Miriam Galvin has been working on health services based research that explores in detail the human and practice dimensions of management of neurodegenerative diseases such as Frontotemporal Dementia, Huntington’s disease and Motor Neuron Disease/ALS. This work includes the detailed exploration of disease and illness trajectories, caregiver burden, and health service utilization from the perspective of the patient and caregiver/family. Taking a multilevel perspective of culture, Miriam aims to explore caregiver/family experiences and the culturally sensitive inclusion of caregivers and family members in decision-making and clinical care.
Through her research Miriam believes that the impact of cognitive/behavioral changes on caregivers in neurodegenerative disease may be under-recognized by healthcare professionals, and that the burden of care associated with these changes is not consistently addressed in current clinical practice.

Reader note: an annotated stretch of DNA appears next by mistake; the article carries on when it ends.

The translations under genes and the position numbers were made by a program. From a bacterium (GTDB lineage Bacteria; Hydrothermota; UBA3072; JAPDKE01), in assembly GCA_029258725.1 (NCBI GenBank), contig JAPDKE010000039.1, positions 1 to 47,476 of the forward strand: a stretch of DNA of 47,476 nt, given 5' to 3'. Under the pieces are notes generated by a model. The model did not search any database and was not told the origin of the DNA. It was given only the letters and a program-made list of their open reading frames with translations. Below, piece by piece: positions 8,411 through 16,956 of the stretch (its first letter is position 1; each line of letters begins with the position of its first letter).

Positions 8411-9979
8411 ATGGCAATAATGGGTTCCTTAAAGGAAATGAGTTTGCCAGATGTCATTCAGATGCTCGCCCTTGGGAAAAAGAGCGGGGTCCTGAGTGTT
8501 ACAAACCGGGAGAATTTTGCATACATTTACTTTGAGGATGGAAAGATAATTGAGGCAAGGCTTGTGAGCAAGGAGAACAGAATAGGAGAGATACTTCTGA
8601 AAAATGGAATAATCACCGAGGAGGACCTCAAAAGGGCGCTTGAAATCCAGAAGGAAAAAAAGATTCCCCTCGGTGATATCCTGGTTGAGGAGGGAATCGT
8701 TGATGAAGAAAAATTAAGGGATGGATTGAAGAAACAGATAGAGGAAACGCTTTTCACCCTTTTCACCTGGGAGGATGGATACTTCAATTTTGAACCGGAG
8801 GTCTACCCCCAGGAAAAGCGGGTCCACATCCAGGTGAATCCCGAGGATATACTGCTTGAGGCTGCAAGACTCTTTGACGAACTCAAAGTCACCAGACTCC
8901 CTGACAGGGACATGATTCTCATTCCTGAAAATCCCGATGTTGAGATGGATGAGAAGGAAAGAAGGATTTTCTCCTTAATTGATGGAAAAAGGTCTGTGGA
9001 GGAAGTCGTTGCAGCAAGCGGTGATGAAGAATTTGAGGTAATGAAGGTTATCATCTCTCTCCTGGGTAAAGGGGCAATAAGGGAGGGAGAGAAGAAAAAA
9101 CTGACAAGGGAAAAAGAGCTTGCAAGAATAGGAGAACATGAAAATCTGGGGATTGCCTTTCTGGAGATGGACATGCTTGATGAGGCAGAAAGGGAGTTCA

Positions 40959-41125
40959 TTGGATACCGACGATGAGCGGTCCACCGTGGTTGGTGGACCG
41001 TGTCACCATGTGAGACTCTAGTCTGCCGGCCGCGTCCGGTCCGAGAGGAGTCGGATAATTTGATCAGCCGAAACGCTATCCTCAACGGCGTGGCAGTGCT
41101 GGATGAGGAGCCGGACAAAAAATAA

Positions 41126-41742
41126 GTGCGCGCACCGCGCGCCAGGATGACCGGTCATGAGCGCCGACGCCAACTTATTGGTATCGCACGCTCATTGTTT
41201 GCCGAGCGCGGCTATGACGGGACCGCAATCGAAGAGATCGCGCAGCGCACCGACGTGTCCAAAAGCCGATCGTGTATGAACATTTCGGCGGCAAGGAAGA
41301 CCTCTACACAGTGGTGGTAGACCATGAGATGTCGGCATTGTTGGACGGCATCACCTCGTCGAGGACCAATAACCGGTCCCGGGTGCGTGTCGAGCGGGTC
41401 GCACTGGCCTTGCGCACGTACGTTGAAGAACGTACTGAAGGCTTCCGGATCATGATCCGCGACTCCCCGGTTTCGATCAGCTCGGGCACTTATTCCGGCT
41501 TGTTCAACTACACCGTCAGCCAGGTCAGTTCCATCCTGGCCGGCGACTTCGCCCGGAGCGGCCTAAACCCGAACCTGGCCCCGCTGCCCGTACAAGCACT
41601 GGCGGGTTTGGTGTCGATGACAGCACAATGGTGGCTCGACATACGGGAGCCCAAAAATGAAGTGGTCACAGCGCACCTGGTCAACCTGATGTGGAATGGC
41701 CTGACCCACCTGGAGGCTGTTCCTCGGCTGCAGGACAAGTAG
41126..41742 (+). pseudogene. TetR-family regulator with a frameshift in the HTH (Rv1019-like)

Bio: Miriam Galvin graduated from University College Dublin with an MA in Human Geography, followed by an MSc in Medicine & Community Health and Primary Care and later a Postgraduate Diploma Conflict Resolution from Trinity College Dublin. Miriam received her PhD (Social Sciences and Humanities) from the University of Bradford. While a Research Fellow at Dublin City University and Trinity College Dublin, her postdoctoral training included medical anthropology, healthcare ethics and the philosophy of the social sciences. Currently a Senior Research Fellow at the Academic Unit of Neurology, School of Clinical Medicine, TCD, her academic background and work incorporates methodological pluralism and theoretical perspectives, both as a researcher and latterly as a teacher, mentor and team leader.